Bubber Miley

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One of the great trumpeters of the 1920s, Bubber Miley was a master with the plunger mute, distorting his sound quite colorfully. He was largely responsible for Duke Ellington's early success and was…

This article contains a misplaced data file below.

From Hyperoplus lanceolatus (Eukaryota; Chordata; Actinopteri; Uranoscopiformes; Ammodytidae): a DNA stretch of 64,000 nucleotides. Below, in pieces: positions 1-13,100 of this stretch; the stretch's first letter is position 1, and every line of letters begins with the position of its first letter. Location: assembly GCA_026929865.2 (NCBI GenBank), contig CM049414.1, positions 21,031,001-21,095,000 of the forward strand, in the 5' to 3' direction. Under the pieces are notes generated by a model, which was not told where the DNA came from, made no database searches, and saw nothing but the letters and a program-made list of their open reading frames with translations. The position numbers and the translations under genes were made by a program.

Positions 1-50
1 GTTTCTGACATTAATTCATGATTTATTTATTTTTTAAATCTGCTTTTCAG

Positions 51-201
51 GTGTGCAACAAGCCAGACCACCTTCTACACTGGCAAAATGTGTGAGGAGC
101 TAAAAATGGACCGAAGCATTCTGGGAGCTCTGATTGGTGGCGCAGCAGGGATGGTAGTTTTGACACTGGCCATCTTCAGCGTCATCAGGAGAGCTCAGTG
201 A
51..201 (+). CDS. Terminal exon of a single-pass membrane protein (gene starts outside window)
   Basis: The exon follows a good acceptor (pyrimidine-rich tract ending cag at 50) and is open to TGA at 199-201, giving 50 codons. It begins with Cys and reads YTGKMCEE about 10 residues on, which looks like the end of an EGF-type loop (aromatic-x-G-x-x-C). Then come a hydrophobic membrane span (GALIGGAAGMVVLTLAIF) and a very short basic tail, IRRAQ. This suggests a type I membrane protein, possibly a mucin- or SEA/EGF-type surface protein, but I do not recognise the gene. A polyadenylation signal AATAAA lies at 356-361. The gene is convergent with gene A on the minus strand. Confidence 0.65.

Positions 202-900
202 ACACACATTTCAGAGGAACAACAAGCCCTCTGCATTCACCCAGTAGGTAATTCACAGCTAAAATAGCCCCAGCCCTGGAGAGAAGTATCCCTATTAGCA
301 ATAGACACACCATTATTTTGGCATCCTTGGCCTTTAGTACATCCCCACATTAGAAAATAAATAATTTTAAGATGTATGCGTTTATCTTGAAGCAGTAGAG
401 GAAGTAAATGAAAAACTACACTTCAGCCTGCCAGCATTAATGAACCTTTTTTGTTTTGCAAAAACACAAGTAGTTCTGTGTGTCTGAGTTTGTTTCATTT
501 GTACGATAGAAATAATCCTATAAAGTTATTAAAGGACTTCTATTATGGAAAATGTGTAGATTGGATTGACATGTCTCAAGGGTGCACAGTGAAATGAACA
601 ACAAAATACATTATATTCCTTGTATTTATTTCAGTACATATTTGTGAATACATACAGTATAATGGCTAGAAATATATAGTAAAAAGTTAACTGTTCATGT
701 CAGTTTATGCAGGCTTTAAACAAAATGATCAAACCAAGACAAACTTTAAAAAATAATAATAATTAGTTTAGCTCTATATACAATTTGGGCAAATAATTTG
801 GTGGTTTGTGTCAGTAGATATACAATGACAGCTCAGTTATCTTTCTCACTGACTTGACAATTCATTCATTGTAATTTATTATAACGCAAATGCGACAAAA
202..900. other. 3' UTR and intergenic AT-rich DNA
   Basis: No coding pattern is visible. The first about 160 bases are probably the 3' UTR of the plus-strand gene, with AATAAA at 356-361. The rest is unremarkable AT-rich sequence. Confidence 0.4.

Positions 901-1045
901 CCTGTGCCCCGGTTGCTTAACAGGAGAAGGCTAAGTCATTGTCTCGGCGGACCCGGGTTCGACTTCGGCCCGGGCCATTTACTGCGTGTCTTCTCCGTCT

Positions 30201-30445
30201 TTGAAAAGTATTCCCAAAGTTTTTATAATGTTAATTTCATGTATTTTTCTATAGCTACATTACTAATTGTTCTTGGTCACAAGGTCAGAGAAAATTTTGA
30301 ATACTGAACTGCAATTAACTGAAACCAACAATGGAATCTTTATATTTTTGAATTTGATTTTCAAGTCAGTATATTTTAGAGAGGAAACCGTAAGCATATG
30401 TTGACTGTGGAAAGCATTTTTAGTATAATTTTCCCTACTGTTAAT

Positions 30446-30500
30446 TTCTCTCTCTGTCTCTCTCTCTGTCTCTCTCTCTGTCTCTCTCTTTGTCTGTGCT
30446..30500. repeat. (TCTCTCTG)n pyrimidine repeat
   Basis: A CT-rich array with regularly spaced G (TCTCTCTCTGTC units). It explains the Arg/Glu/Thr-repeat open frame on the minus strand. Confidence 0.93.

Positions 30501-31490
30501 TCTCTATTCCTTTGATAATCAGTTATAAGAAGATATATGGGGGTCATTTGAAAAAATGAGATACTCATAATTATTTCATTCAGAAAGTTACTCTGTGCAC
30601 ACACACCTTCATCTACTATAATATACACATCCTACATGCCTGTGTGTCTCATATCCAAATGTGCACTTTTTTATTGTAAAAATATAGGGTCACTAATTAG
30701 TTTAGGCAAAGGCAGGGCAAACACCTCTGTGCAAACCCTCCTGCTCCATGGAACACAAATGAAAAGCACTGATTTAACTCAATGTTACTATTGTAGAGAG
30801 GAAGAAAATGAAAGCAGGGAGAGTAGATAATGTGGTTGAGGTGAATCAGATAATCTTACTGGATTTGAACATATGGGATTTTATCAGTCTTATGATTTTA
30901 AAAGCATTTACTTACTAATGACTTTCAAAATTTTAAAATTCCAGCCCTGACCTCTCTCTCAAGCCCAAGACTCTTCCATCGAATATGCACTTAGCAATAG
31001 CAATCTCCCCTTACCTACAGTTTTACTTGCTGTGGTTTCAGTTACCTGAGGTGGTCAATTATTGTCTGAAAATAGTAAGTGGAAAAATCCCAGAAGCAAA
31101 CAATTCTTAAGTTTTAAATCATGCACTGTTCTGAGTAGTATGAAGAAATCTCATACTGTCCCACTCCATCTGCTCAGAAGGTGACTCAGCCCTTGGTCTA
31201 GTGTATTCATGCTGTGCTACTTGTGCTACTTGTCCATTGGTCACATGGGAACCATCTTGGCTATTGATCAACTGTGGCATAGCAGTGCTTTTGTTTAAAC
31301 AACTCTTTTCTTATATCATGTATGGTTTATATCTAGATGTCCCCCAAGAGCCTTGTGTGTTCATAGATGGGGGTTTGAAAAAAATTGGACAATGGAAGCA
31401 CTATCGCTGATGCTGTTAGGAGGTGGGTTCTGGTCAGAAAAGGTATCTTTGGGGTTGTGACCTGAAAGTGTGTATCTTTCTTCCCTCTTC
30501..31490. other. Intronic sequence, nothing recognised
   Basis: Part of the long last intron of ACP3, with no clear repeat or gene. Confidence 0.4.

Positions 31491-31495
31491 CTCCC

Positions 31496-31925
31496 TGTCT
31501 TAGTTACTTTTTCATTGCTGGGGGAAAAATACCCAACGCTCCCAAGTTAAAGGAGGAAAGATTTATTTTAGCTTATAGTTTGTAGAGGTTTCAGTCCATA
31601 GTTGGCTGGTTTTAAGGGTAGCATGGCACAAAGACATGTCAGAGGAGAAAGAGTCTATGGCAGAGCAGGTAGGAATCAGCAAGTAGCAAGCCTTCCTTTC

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One of the great trumpeters of the 1920s, Bubber Miley was a master with the plunger mute, distorting his sound quite colorfully. He was largely responsible for Duke Ellington's early success and was the most prominent voice in Duke's Jungle Band of 1926-1928, teaming up with trombonist Tricky Sam Nanton; Cootie Williams and Ray Nance would follow in the tradition of Miley. He grew up in New York and played professionally starting in 1920. Miley was with Elmer Snowden's Washingtonians as early as 1923 and freelanced on recordings during 1924-1926. He was influenced a bit by King Oliver and Johnny Dunn, but was quite distinctive by 1926 and an innovator in his own way. Miley co-wrote "East St. Louis Toodle-oo" and "Black and Tan Fantasy" and starred on the majority of Ellington's recordings during 1926-1928. Unfortunately, he was an alcoholic and by early 1929 was becoming increasingly unreliable, leading to Ellington reluctantly firing him. Miley worked in France with Noble Sissle, played in the U.S. with society bandleader Leo Reisman (taking a memorable solo on "What Is This Thing Called Love"), and formed his own band in 1930, recording six titles. Bubber Miley played in a few shows in 1931, but died the following year of tuberculosis at the age of 29.